The structure sensor is used to scan the room and create a digital model of the site at a quick pace. Moreover, the portability of the scanner which contains a small camera attached to an iPad makes the data collection for the system very convenient and accessible. The exported model from the structure sensor can be then directly input to model editing software such as Blender, Maya, and 3D’s Max for reconstruction purposes and finishing touches to turn the model to how the building had looked like in the past. Below is the sample of what a reconstructed model of the city of Pompeii could look like.
In order to demonstrate the functionality of the structure sensor, I scanned one of the rooms in Marcus Hall, UMass which has unbalanced lighting to demonstrate an incomplete model- this models a scan from a historical site that has parts of the building missing. If one has the necessary skills to use 3D modelling software, he could fix the model to be complete and flawless to assist the rendering engine. You can view this model here (Music Room – Room5, Marcus Hall, UMass):
Open Access Collection
We also choose to store the models in an online database. This will make it easy for anyone with a google glass to contact the database and load the model, or for anyone who wants to contribute to simply create models of the site that they are interested in and upload them. Note that this could have copyright complications if one wants to protect their models, however, since this is an open source solution, users should understand that by uploading to the database, they make their models public and free for everyone.
This section is outside my area of expertise, however, by looking at how the computer games have evolved in the past years and the graphics that they can render on the fly, I suspect that it will not be to difficult to create a rendering engine which could provide the followings:
- Contact Google Glass over Wi-Fi
- Receive GPS locations from the Glass
- Receive cardinal directions from the Glass
- Load the model from the database based on the GPS locations
- Place a camera in the model based on the GPS location and cardinal directions
- Render the model from the aforementioned virtual camera
- Send image to the Glass along with an audio file explaining the part of the building being rendered.
The last piece of this system is the Google Glass. Google glass is a portable system that can be worn as a glass and provides many functionalities for the user. Google Glass communicated with the cell phone and receives GPS information which it can transfer. This also allows the system to provide cardinal directions regarding which way the user is facing and looking at. These information, then, along with a photo of what the user is looking at is send to the rendering engine which will render and image that matches what the visitor is looking at from the reconstructed online model and sends it back to the glass. The Glass, finally, displays the image on its small screen and plays the audio file that was received for the user.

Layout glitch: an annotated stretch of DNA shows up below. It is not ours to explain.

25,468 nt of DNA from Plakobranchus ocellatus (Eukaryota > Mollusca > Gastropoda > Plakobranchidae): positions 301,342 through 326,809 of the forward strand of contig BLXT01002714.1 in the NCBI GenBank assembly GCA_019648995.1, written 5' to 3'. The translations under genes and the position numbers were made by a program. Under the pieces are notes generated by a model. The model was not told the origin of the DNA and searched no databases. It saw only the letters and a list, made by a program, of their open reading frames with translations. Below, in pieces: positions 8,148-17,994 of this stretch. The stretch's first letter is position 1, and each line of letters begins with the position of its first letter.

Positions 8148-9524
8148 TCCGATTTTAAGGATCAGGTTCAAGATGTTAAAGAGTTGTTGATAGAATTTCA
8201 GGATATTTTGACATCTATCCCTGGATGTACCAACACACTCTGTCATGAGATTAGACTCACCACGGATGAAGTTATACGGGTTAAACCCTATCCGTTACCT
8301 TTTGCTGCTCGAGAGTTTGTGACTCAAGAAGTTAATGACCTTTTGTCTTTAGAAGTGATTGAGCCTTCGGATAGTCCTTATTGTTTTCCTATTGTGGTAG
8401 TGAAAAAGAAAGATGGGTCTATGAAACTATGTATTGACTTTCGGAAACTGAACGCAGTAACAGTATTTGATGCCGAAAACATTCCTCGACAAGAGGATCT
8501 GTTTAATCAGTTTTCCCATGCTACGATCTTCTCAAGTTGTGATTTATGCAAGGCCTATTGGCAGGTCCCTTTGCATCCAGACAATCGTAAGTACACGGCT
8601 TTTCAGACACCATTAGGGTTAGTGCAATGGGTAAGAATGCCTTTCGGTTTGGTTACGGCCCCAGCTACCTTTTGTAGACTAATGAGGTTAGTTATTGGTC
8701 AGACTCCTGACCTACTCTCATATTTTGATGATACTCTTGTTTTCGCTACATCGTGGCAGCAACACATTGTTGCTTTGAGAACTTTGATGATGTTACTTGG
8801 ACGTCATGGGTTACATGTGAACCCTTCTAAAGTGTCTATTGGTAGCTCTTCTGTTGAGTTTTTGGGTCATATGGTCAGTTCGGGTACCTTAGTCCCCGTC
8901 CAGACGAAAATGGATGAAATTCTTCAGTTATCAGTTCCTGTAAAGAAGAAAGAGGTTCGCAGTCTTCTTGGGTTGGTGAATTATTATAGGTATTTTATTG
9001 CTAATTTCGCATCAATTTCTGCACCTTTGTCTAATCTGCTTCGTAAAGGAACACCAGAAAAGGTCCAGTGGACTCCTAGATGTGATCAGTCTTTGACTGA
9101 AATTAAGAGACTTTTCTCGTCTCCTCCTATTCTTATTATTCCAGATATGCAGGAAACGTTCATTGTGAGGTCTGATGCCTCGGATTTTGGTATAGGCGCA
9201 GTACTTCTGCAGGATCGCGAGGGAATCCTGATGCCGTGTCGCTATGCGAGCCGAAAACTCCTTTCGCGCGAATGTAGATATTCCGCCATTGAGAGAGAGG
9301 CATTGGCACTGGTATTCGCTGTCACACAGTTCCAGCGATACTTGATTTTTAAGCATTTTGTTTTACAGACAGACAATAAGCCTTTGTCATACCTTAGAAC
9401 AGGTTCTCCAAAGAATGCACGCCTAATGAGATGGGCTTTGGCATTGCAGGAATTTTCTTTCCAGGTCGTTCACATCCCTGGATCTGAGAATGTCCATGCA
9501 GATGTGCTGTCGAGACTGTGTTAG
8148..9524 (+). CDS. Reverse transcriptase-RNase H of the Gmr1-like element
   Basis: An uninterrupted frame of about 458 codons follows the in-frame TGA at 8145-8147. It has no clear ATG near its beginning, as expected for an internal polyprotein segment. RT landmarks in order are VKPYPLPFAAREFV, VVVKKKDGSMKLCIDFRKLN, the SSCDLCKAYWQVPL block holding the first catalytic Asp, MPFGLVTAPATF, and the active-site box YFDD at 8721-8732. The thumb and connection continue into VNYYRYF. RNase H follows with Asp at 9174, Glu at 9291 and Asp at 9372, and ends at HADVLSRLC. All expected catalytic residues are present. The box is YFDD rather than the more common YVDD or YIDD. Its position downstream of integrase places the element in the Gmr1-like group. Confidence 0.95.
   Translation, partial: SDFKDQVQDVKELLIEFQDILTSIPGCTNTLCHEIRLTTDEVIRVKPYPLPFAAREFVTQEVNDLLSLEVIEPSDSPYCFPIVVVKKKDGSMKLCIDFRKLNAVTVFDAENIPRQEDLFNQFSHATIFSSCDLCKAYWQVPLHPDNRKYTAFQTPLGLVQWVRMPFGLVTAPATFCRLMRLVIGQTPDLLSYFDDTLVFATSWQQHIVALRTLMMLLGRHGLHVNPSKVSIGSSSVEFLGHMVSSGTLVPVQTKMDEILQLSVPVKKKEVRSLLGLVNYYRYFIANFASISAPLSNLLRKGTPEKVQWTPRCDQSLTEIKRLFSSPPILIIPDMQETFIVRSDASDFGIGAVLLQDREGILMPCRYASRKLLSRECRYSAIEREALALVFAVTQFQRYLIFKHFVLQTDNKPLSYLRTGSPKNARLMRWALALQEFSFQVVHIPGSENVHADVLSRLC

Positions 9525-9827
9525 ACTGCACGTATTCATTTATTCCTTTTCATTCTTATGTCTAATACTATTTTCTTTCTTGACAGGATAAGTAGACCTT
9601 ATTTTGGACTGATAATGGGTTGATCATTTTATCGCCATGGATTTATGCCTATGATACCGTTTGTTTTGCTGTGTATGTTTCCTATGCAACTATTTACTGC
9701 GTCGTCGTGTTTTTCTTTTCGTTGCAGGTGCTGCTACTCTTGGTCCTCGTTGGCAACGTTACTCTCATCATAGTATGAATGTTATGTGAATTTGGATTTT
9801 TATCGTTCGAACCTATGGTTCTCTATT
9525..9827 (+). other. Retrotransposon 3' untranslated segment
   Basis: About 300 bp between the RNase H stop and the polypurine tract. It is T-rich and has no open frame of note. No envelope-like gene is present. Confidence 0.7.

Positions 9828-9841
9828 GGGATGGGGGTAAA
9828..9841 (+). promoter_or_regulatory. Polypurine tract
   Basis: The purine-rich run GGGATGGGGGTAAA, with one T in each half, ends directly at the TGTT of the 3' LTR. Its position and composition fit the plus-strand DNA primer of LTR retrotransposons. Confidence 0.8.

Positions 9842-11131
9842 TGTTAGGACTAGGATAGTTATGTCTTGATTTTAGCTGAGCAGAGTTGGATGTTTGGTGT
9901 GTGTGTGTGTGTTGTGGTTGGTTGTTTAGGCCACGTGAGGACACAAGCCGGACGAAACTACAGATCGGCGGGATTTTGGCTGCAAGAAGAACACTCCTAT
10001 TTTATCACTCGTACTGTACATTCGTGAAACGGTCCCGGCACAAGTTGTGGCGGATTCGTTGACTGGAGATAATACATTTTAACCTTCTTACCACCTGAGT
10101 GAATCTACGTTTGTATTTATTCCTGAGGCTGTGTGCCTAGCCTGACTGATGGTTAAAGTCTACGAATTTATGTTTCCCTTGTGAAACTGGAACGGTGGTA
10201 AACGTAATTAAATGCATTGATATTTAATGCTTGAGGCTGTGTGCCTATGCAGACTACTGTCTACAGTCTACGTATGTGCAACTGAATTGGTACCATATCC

Since for this project I did not have access to a historical site containing historical ruins, I decided to solve the problem backwards, that is I recorded the video using google Glass from a complete which would be the output of the rendering engine when it correctly implemented. This video corresponds to the same model that was scanned by the structure sensor. You may find a link to the 3d model in the “Structure Sensor” section and you may find the recorded video below:
We explored a system that uses Google Glass and the structure sensor to show visitors of the historical sites how the area they are looking at in a historical site looked like when the building was intact and give them information about the item they are looking at. The use of the Glass and the structure sensor provides portability and convenience when interacting with the system, both for data collection and Visitor User Interface section. Realization of this system would require team of engineers, computer scientists, graphic designers, and people familiar with the Site to collaborate. However, if done properly, I believe that it can transform visitors experience when visiting historical sites and can provide a more intuitive way for them to learn about the history of the site.